As I often joke to a friend of mine, who has married and divorced 3 times by age 40, I only made the one mistake, but I made it in depth, over a couple of decades.
So, in reality, I’m quite clear about who I was married to; and I can say, with confidence, that he was one dubious pleasure that you have been spared.
Still, abused women often ask me: “Were you married to my husband?” because my abusive ex-husband sounds so much like their own abusive partner.
Now my husband was a physician and a cyclist, who sometimes abused alcohol, but did not have substance addictions of any kind. He was a bright, articulate Antipodean, and the child of two concentration camp survivors.
In terms of the facts, he may be very different from your own abusive partner. In terms of behaviour and temperament, I’m guessing he was quite similar.
He was controlling (although he could never be bothered to check up on me, as some abusive men do).
He was punitive and much given to sabotaging any good moments I enjoyed.
He hated women in general, and me in particular.
He seethed with a deep sense of not being good enough and put me down to make himself feel better; and he told me I would never find anyone as good as him again.
He was, as I have since found out, lousy at reading the future, and wrong in his predictions, but he was very persuasive, and much given to making dire prognostications – about my future, naturally.
He habitually used words to humiliate and hurt, but he could do quite a nice line in passive aggression also.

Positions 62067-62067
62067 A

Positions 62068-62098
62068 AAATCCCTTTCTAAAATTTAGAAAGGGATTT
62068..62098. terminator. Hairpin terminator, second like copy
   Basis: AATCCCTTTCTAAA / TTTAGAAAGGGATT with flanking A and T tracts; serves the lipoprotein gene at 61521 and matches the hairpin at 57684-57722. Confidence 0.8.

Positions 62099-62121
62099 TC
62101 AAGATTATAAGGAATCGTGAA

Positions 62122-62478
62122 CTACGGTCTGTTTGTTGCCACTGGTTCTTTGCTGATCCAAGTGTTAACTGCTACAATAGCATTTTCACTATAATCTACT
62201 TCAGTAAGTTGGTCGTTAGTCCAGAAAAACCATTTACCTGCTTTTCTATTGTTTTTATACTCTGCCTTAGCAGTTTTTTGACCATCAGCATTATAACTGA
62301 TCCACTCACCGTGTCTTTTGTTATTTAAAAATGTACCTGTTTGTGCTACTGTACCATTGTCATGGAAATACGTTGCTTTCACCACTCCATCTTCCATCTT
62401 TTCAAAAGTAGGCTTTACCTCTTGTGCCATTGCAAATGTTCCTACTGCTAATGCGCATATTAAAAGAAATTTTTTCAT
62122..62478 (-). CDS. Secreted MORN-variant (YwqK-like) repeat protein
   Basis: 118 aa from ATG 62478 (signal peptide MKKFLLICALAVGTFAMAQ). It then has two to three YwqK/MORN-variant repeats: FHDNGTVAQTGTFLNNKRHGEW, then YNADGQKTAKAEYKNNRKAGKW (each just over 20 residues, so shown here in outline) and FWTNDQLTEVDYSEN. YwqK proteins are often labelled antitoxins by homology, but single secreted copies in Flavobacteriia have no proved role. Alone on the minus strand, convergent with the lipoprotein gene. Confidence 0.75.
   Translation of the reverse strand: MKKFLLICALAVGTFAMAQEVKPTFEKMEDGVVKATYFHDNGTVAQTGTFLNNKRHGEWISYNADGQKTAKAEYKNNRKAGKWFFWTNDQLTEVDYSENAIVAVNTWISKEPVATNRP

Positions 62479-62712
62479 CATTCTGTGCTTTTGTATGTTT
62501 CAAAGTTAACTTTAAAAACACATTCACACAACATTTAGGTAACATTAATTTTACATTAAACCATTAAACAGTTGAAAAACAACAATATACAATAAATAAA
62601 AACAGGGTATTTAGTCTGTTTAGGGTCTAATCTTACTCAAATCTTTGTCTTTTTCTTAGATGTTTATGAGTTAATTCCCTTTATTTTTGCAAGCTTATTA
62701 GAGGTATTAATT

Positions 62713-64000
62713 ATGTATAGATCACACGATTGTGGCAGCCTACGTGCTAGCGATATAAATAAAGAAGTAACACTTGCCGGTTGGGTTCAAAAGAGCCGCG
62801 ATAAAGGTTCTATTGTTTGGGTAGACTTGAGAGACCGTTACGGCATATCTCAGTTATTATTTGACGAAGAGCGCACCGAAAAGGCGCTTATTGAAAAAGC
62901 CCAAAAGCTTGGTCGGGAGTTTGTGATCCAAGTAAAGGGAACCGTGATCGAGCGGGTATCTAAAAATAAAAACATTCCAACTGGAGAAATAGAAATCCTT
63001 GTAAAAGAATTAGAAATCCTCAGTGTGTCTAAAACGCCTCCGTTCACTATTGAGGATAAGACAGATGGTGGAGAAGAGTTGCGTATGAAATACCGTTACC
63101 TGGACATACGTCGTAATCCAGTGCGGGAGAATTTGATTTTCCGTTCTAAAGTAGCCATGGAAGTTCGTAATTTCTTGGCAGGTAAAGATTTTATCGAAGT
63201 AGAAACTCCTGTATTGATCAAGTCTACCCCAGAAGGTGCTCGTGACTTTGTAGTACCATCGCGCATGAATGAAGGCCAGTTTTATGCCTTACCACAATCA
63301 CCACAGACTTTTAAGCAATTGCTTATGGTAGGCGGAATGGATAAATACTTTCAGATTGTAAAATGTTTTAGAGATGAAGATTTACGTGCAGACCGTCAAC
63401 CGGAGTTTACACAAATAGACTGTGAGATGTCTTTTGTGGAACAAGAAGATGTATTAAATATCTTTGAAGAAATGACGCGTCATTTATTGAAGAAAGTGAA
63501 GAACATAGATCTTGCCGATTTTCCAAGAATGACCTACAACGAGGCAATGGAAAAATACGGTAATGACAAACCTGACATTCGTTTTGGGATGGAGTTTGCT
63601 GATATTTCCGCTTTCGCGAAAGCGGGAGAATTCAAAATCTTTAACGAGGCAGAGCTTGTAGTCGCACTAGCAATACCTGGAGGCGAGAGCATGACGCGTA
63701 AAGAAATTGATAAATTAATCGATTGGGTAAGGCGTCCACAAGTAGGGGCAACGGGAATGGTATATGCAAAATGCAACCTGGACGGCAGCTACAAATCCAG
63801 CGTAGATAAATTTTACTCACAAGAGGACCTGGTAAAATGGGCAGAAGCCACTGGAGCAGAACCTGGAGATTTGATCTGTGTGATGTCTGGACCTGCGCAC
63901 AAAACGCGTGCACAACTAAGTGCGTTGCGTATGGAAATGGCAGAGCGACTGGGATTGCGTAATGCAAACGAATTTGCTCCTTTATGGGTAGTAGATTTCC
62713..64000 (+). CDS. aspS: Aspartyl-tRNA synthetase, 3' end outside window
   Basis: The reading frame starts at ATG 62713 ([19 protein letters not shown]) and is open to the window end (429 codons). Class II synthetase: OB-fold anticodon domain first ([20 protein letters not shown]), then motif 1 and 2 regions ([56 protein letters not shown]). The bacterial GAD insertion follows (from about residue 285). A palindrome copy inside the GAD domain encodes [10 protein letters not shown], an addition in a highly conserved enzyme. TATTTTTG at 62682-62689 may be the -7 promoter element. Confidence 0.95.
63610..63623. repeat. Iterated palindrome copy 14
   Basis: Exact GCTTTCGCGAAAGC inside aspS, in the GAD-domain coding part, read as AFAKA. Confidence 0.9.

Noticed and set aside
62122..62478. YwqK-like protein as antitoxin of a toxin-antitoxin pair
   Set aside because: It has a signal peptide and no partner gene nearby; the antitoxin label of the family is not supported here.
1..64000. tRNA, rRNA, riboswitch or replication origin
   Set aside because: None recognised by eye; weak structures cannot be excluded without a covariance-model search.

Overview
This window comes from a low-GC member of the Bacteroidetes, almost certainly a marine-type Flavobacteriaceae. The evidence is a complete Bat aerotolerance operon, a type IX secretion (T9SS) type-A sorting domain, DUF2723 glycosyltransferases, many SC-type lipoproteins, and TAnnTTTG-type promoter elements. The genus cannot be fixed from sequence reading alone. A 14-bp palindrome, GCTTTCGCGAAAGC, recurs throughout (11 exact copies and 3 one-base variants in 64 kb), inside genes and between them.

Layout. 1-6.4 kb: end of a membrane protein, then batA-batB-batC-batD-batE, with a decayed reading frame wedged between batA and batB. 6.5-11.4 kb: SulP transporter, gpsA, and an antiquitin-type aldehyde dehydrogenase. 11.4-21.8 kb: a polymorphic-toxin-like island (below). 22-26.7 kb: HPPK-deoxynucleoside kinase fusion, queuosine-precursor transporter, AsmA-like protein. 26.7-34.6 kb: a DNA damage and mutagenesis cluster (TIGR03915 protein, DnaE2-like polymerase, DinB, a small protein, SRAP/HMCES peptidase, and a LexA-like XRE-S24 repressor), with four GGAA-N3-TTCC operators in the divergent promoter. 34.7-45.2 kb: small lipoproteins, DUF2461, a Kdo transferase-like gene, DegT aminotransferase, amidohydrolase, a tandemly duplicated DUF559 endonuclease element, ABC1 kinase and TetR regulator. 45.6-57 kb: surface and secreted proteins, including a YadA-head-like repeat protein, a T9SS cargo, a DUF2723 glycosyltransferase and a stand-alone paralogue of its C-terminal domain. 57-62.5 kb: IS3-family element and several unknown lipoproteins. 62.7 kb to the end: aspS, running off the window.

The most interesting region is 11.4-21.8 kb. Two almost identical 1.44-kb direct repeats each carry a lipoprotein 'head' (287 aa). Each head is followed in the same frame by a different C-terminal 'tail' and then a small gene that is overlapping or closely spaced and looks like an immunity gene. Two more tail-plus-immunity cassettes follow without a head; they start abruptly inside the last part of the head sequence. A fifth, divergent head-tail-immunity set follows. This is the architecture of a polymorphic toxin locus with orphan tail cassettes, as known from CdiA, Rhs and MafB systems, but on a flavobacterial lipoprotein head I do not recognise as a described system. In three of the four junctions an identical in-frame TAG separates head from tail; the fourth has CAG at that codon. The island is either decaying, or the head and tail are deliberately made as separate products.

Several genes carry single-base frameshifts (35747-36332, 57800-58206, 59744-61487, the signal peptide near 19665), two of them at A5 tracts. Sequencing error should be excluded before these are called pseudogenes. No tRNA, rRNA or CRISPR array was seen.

He flew into what appeared to be uncontrolled rages, but they were not. He was calculating enough not to overstep the limits he had set himself.
He was an obnoxious, damaging, destructive man, and when he thought he might have gone too far, he told he how much he loved me.
He told me that he loved me, but he did not act in ways that showed love, or suggested that my best interests mattered to him at all.
He was callous and complained consistently about how I hurt his feelings.
He withheld love and reproached me for being needy.
He was unappreciative of all that I did and told me endlessly how I disappointed him.
And I told myself, and the world that I loved him, that he was a good man really who had had a hard time.
He taught me that having had a hard time gave him the right to give me a hard time. (Curiously, I did not have the same right; not because having had a hard time doesn’t give anybody the right to give other people a hard time, but because my hard time never mattered. It was never as hard as his hard time etc etc.)
Does he sound familiar?
Abusive men are much more like one another than they are like anyone else.
They are not your fault.
We do them, and ourselves, no favours at all when we tolerate their bad behaviour. Like spoilt children, indulging them only allows them to become worse. But, as chronological adults, it is for them to take responsibility for their own behaviour; not us. No matter how much they may tell us that their bad behaviour is our fault, that doesn’t make it true.
We do ourselves no favour when we make excuses for them. Interestingly, we stop doing so when we realize that our partner is not so much a ‘tortured individual’ as an ill-tempered, immature – and torturing – clone.
I was never married to your husband, nor you to mine; happily for both of us. But we have both ‘been there, done that, and sported the same T-shirt’.
How wonderful that we can always make the decision not to be ‘fashion victims’ any longer.